This movie was also successful in conveying Spider-Man’s humor and wise-cracking without it being overly done. Spider-Man’s humor is supposed to be a PG rated Deadpool (actually, I guess Deadpool is the R rated Spider-Man since Spider-Man came first and Deadpool is based off of Spider-Man). There is a fine line between funny sarcasm and plot distracting wise-cracks and I think this movie got it right.
I was also unsure about the re-casting of the typical geriatric Golden Girl-ish Aunt May to the younger MILF-ish Marisa Tomei, but it actually worked out very well. A whole lot more can be done story wise with a younger Aunt May (relationships, work, Peter’s friends having a crush…) who is of the right age to have a high school kid.
The Bad (guy)
I love Michael Keaton in pretty much anything he has ever done (except maybe Working Stiffs with Jim Belushi). However I never thought much of the comic book character the Vulture, so I was apprehensive of how this was going to turn out.
But my apprehensiveness (Srabble triple word score there!) was completely unfounded as Keaton put forth his usual convincing, high energy performance.
The best villains are always the ones you can relate to on some level or at least sympathize with as to why they are doing what it is they are doing. Keaton has a natural ability of just being relatable and this shows through in his portrayal of big government stiffed working class hero Adrian Toomes. Keaton actually makes you feel bad for Toomes to the point where you want to like the guy.
Toomes gradually becomes more cold-blooded throughout the movie but still holds onto his “nothing is more important than family” code, which is displayed in the scene where he is dropping Parker and his daughter off at the homecoming dance.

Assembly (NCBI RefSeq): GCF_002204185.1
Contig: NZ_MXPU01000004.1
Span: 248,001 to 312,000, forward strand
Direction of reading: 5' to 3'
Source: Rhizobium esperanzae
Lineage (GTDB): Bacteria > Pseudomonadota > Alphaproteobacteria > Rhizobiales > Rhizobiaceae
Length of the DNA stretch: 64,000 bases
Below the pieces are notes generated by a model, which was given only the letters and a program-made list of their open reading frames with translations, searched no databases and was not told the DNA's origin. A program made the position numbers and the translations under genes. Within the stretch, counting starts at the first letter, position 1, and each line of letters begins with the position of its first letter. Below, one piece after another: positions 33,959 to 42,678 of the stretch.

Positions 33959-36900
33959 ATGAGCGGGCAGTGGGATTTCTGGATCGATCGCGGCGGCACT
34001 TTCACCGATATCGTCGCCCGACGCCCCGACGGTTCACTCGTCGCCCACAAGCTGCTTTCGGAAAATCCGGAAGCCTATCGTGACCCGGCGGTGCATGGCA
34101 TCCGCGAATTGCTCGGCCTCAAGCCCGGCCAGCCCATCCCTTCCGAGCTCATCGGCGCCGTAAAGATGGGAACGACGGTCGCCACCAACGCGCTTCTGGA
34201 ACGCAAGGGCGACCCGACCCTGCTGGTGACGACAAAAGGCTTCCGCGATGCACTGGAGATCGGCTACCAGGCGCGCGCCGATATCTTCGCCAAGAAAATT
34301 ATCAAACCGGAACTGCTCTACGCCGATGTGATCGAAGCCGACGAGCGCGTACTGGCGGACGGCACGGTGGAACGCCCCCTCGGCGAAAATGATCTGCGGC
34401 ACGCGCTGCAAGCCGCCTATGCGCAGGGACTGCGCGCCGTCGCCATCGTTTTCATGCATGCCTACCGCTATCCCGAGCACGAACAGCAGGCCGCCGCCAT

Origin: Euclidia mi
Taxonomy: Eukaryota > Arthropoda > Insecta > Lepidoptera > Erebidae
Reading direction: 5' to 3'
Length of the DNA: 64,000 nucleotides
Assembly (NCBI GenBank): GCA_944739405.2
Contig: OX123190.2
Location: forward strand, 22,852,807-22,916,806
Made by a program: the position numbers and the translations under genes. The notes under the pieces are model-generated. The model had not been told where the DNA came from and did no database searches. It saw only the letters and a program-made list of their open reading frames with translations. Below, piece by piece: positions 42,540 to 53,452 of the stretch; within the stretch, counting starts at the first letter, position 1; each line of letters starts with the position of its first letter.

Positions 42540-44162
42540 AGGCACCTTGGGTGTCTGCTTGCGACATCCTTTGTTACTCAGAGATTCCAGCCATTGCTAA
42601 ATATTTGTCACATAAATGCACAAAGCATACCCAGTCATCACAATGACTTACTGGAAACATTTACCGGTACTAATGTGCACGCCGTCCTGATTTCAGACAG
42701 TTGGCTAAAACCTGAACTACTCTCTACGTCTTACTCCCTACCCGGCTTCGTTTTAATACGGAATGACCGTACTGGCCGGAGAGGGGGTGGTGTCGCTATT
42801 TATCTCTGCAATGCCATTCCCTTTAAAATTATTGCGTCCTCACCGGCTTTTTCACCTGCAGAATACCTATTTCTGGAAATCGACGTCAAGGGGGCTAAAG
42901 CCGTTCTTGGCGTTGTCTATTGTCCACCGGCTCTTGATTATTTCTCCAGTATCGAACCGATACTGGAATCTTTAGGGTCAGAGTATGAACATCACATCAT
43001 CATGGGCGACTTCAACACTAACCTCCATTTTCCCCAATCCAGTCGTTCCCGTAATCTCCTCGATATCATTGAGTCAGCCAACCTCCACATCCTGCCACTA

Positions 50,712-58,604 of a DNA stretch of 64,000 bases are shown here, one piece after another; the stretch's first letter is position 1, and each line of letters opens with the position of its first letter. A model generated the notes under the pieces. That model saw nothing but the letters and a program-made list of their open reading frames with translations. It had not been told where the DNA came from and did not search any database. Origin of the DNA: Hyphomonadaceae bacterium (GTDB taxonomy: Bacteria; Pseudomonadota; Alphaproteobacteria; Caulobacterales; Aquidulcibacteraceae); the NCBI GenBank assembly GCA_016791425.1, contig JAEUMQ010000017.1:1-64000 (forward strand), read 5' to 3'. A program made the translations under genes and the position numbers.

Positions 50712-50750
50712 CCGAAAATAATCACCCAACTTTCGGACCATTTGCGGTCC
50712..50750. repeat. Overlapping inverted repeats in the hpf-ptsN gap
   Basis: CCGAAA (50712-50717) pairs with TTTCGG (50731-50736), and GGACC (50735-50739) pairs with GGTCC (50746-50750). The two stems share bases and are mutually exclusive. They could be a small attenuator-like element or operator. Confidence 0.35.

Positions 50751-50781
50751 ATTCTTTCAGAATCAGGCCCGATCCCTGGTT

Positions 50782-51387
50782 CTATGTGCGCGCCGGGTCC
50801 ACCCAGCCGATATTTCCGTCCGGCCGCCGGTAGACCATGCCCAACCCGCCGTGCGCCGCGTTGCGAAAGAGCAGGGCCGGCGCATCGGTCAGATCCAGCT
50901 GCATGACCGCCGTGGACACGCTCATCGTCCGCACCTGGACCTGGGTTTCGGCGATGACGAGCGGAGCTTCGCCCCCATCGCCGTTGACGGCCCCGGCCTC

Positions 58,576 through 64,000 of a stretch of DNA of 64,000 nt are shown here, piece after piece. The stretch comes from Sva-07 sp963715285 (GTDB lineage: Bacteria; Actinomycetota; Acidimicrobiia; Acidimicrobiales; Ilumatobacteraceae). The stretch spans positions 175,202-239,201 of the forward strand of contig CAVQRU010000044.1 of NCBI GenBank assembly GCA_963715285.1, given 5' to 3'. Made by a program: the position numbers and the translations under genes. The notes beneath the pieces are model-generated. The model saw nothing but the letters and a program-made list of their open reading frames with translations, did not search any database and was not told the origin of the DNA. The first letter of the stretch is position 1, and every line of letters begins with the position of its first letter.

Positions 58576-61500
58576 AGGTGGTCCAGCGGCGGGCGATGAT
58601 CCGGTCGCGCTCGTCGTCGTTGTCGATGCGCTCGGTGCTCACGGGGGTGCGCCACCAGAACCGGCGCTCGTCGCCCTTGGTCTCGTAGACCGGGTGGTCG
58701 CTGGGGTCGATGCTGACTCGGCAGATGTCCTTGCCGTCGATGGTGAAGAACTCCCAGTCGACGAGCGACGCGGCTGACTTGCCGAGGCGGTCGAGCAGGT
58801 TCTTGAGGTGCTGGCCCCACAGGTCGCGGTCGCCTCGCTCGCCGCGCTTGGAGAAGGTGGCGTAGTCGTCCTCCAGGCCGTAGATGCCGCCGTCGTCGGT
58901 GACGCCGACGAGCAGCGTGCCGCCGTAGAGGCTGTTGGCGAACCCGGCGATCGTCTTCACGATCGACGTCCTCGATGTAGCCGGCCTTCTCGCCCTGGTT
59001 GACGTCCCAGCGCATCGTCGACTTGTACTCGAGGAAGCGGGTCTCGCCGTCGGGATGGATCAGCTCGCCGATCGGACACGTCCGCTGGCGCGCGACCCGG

At this point, he knows Parker is Spider-Man but is also thankful that Parker saved his daughter’s life earlier in the movie. He respects that Parker keeps his identity close to the vest to protect his loved one and lets him go, basically stating “you stay out of my way and I will stay out of yours”. (SPOILER: they do not stay out of each other’s way.)
We don’t need to make Spider-Man into “Iron Man 2.0”, so why try to so hard to do so?
I might take some heat for this, but I thought there was a little too much Tony Stark in this movie. I understand that Stark is playing the part of the surrogate father figure in Spider-Man’s life, but I felt he just popped up a little too often and sort of interrupted the flow of the movie a bit. Granted, part of the screen time may have been due to Robert Downey Jr.’s contract.
I was also not a fan of having artificial intelligence in Spider-Man’s suit. It did provide some comic relief and an easy way for the writer’s to communicate information to the audience (i.e. Damage Control’s warehouse), but it was a little too Iron Man-ish.
I really enjoyed Spider-Man: Homecoming and would rate it a close 2nd to Sam Raimi’s Spider-Man 2 as my favorite Spider-Man films. There was plenty of action, well timed humor, well written characters and terrific performances all the way around.
Keaton gave us a Vulture that was cold-blooded, relatable and scary. The movie also set itself (and a future villain) up very well for the sequel. While the sequel will be a couple years out, we will see Holland’s Spider-Man in next year’s Avengers: Infinity War.
Spider-Man: Homecoming earned itself a 4 out of 5 on the Geeky Daddy Movie Scale and Kid Safe on the Geeky Daddy Sidekick Scale (Violence).
Do you agree? What did you think of Spider: Homecoming?